While a pandemic has swept the country and wildfires rage through the West, California’s leadership and Legislature are spearheading a movement to ensure that the state is enslaved to identity politics. This is a harbinger of things to come across the entire country.  

No one policy or bill exposes California’s far-left agenda. But taken together, it appears the state’s lawmakers have passed enough provisions in the past year alone to create a tidal wave of progressive thought.  

These measures are becoming strong enough to push everyone away from the concepts of individualism, personal responsibility, and limited government, and headlong toward identity politics.  

Some laws sound slightly benign, but demonstrate a severe overreach into California’s businesses. Last month, the Legislature mandated that by New Year’s Eve 2021 at least one director of publicly traded companies that originated in California has to be a minority or LGBTQ.  

The same applies in California for organizations with large boards. On Sept. 30, California’s Gov. Gavin Newsom signed a law requiring that one-third of boards with nine or more members have three minorities sitting on it by next year. The Wall Street Journal reports “the new quota is the first of its kind in the U.S.,” provided the governor approves.  

Some bills are directly situated to enshrine identity politics into California’s core being. Being LGBTQ is now revered as a Golden State status symbol. Just a few days ago, Newsom signed a bill establishing “the Transgender Wellness and Equity Fund, for the purpose of funding grants” in order to “create programs, or [continue] funding existing programs, focused on coordinating trans-inclusive health care.” 

Although only about 200,000 transgender individuals live in California, a miniscule percentage of the state’s population, the bill is solely for transgender, gender-nonconforming, or intersex individuals, or TGI, to use for their own health care.  

The law allows for taxpayer dollars to go toward grants to “TGI-serving organizations for the purpose of increasing the capacity of health care professionals to effectively provide TGI health care and institute TGI-inclusive best practices.”  

Specified hospitals and clinics receiving these funds provide hormone replacement therapy or sex reassignment surgery to transgender patients as they see fit.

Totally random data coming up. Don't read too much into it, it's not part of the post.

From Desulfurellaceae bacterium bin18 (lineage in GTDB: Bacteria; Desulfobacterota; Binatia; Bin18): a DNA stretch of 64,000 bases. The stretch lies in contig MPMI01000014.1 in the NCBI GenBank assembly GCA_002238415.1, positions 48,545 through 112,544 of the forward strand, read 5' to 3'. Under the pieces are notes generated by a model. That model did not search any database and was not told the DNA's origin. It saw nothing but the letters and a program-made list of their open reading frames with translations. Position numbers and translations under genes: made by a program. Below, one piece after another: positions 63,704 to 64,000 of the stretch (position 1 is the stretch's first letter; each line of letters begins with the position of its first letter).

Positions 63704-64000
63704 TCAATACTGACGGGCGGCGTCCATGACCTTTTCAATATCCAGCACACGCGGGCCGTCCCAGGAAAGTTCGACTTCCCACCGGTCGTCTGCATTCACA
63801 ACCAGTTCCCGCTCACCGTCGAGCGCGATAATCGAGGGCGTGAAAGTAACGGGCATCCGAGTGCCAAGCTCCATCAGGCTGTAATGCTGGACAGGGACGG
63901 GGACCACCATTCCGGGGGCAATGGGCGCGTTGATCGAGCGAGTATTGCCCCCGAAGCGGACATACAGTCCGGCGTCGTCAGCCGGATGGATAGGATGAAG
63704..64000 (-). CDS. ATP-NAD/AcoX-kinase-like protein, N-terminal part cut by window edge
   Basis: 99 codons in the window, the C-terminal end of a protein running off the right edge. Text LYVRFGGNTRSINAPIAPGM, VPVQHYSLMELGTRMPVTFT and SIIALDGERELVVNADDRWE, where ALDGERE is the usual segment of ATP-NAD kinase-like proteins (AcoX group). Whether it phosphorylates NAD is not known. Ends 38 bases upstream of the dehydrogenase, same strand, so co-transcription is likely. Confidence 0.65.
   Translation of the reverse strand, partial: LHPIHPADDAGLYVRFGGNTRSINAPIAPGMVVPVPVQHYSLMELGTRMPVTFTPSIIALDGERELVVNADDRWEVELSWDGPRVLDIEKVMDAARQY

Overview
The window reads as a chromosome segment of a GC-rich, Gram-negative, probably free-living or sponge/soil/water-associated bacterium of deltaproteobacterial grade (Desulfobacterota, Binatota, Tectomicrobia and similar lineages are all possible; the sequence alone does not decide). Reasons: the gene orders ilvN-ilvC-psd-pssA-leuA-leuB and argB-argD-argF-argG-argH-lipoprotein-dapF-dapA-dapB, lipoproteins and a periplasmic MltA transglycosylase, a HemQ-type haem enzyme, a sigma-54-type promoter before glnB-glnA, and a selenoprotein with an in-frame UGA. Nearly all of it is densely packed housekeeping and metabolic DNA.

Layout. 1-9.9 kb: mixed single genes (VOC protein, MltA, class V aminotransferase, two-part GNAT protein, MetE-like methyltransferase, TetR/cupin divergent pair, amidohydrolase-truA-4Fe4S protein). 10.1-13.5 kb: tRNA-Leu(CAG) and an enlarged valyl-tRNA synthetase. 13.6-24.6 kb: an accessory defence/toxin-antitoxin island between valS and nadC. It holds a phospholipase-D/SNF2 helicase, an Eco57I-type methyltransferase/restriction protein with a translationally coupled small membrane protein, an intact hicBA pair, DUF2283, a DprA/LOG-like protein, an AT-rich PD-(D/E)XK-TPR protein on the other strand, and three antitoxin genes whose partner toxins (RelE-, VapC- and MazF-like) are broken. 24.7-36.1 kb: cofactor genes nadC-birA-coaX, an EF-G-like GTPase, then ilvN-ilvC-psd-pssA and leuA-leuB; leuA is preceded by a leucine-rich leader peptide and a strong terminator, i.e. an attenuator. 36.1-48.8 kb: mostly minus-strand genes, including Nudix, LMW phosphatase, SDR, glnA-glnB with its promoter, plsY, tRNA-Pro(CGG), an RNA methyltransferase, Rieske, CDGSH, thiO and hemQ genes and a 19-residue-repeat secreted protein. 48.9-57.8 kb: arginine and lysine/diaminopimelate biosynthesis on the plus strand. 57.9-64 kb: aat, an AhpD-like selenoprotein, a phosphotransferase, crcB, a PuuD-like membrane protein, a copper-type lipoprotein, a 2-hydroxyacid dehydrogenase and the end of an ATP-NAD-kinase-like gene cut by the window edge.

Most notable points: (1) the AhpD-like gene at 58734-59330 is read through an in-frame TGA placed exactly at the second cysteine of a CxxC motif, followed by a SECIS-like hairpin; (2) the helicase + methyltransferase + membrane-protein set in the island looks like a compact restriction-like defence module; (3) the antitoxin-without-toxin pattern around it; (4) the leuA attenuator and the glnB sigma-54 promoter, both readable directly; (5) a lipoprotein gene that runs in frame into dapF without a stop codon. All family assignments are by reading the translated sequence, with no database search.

That’s not the only pro-transgender bill signed into law this session. Newsom recently signed a law requiring California to house transgender inmates in prisons based on gender identity, not biological sex.  

You don’t have to be a rabid right-winger to come to the conclusion that this is a devastating thing to do to biological women who are incarcerated. Yet, according to California lawmakers, it must be done in the name of identity politics.  

Identity politics is most definitely being enshrined into California’s education system. In August, Newsom signed legislation that requires any undergraduates in the California state university system to take an “ethnic studies” course. High school students soon will face the same requirement, if some get their way.  

Following George Floyd’s May 25 death in Minneapolis and the riots that followed, California lawmakers proposed legislation to clamp down on law enforcement. Not because of any relevant data showcasing an increase in unnecessary cop-related homicides, but simply because of the fact that the Black Lives Matter movement dominated the news cycle.  

Newsom is considering whether to sign Assembly Bill 1506, which would require the state’s attorney general to investigate fatal police shootings of unarmed civilians, and Assembly Bill 1196, which would ban use of chokeholds and neck restraints by law enforcement.  

Both of these measures seem to be unnecessary state overreach—and issues that should be handled by local government. But that wouldn’t advance the state’s embrace of identity politics. 

California long has been a state where entertainment reigns. But there’s nothing frivolous or entertaining about its venture into identity politics. These provisions are reaching all aspects of residents’ lives, from the way laws are enforced to how businesses are allowed to operate; from how tax dollars are spent to what students are taught.  

If the state were an isolated country, it would be easy to let it slide into another Gomorrah. But oftentimes the rest of the country follows California’s lead.  

So far, the example it is setting doesn’t look good.